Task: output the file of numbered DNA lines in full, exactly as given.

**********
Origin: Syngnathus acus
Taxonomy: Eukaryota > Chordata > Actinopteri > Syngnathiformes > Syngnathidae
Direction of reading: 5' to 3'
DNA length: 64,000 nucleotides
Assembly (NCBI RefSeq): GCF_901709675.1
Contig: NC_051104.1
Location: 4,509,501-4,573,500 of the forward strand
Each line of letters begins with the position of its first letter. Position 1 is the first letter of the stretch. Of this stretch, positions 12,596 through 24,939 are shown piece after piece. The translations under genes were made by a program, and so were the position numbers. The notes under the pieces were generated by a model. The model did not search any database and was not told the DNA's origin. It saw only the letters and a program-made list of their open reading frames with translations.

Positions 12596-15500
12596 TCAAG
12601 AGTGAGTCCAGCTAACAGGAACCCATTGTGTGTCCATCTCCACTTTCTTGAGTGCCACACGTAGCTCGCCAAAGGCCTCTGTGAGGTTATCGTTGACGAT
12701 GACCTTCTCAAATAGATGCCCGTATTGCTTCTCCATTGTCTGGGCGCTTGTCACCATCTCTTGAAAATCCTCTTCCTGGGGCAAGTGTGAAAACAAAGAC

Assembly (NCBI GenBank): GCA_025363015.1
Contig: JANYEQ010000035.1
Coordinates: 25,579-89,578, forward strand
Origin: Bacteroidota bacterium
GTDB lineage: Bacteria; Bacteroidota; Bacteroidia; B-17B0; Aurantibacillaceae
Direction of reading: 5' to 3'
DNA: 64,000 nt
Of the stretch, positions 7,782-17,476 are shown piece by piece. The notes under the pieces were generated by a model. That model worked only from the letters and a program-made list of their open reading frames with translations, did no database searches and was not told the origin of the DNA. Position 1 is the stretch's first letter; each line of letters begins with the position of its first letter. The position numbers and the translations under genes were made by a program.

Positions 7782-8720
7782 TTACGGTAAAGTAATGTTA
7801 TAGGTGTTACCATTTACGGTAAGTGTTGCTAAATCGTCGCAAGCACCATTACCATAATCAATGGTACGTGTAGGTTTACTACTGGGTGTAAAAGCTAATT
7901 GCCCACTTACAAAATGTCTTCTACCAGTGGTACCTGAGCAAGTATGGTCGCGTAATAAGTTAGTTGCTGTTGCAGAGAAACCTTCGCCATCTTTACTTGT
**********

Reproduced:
Origin: Syngnathus acus
Taxonomy: Eukaryota > Chordata > Actinopteri > Syngnathiformes > Syngnathidae
Direction of reading: 5' to 3'
DNA length: 64,000 nucleotides
Assembly (NCBI RefSeq): GCF_901709675.1
Contig: NC_051104.1
Location: 4,509,501-4,573,500 of the forward strand
Each line of letters begins with the position of its first letter. Position 1 is the first letter of the stretch. Of this stretch, positions 12,596 through 24,939 are shown piece after piece. The translations under genes were made by a program, and so were the position numbers. The notes under the pieces were generated by a model. The model did not search any database and was not told the DNA's origin. It saw only the letters and a program-made list of their open reading frames with translations.

Positions 12596-15500
12596 TCAAG
12601 AGTGAGTCCAGCTAACAGGAACCCATTGTGTGTCCATCTCCACTTTCTTGAGTGCCACACGTAGCTCGCCAAAGGCCTCTGTGAGGTTATCGTTGACGAT
12701 GACCTTCTCAAATAGATGCCCGTATTGCTTCTCCATTGTCTGGGCGCTTGTCACCATCTCTTGAAAATCCTCTTCCTGGGGCAAGTGTGAAAACAAAGAC

Assembly (NCBI GenBank): GCA_025363015.1
Contig: JANYEQ010000035.1
Coordinates: 25,579-89,578, forward strand
Origin: Bacteroidota bacterium
GTDB lineage: Bacteria; Bacteroidota; Bacteroidia; B-17B0; Aurantibacillaceae
Direction of reading: 5' to 3'
DNA: 64,000 nt
Of the stretch, positions 7,782-17,476 are shown piece by piece. The notes under the pieces were generated by a model. That model worked only from the letters and a program-made list of their open reading frames with translations, did no database searches and was not told the origin of the DNA. Position 1 is the stretch's first letter; each line of letters begins with the position of its first letter. The position numbers and the translations under genes were made by a program.

Positions 7782-8720
7782 TTACGGTAAAGTAATGTTA
7801 TAGGTGTTACCATTTACGGTAAGTGTTGCTAAATCGTCGCAAGCACCATTACCATAATCAATGGTACGTGTAGGTTTACTACTGGGTGTAAAAGCTAATT
7901 GCCCACTTACAAAATGTCTTCTACCAGTGGTACCTGAGCAAGTATGGTCGCGTAATAAGTTAGTTGCTGTTGCAGAGAAACCTTCGCCATCTTTACTTGT